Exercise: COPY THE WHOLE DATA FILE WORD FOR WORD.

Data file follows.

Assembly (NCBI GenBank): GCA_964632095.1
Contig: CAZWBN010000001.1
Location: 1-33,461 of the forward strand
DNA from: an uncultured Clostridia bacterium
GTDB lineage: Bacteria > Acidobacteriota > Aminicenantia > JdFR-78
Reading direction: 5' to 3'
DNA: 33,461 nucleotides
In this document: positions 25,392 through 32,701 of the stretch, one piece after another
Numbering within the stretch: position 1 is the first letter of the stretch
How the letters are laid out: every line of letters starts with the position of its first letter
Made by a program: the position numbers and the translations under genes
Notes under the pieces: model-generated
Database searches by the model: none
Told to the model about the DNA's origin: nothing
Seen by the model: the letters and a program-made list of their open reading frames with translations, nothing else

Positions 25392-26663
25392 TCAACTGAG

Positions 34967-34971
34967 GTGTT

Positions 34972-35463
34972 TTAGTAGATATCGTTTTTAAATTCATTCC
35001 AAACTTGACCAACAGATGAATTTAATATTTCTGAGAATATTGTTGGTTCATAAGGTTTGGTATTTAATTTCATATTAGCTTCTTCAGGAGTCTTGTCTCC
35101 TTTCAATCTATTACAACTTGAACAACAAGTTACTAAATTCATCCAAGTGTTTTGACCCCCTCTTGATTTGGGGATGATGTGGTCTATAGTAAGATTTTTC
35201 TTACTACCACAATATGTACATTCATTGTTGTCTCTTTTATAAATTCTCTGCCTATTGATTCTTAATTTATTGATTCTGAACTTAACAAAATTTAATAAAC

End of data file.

Assembly (NCBI GenBank): GCA_964632095.1
Contig: CAZWBN010000001.1
Location: 1-33,461 of the forward strand
DNA from: an uncultured Clostridia bacterium
GTDB lineage: Bacteria > Acidobacteriota > Aminicenantia > JdFR-78
Reading direction: 5' to 3'
DNA: 33,461 nucleotides
In this document: positions 25,392 through 32,701 of the stretch, one piece after another
Numbering within the stretch: position 1 is the first letter of the stretch
How the letters are laid out: every line of letters starts with the position of its first letter
Made by a program: the position numbers and the translations under genes
Notes under the pieces: model-generated
Database searches by the model: none
Told to the model about the DNA's origin: nothing
Seen by the model: the letters and a program-made list of their open reading frames with translations, nothing else

Positions 25392-26663
25392 TCAACTGAG

Positions 34967-34971
34967 GTGTT

Positions 34972-35463
34972 TTAGTAGATATCGTTTTTAAATTCATTCC
35001 AAACTTGACCAACAGATGAATTTAATATTTCTGAGAATATTGTTGGTTCATAAGGTTTGGTATTTAATTTCATATTAGCTTCTTCAGGAGTCTTGTCTCC
35101 TTTCAATCTATTACAACTTGAACAACAAGTTACTAAATTCATCCAAGTGTTTTGACCCCCTCTTGATTTGGGGATGATGTGGTCTATAGTAAGATTTTTC
35201 TTACTACCACAATATGTACATTCATTGTTGTCTCTTTTATAAATTCTCTGCCTATTGATTCTTAATTTATTGATTCTGAACTTAACAAAATTTAATAAAC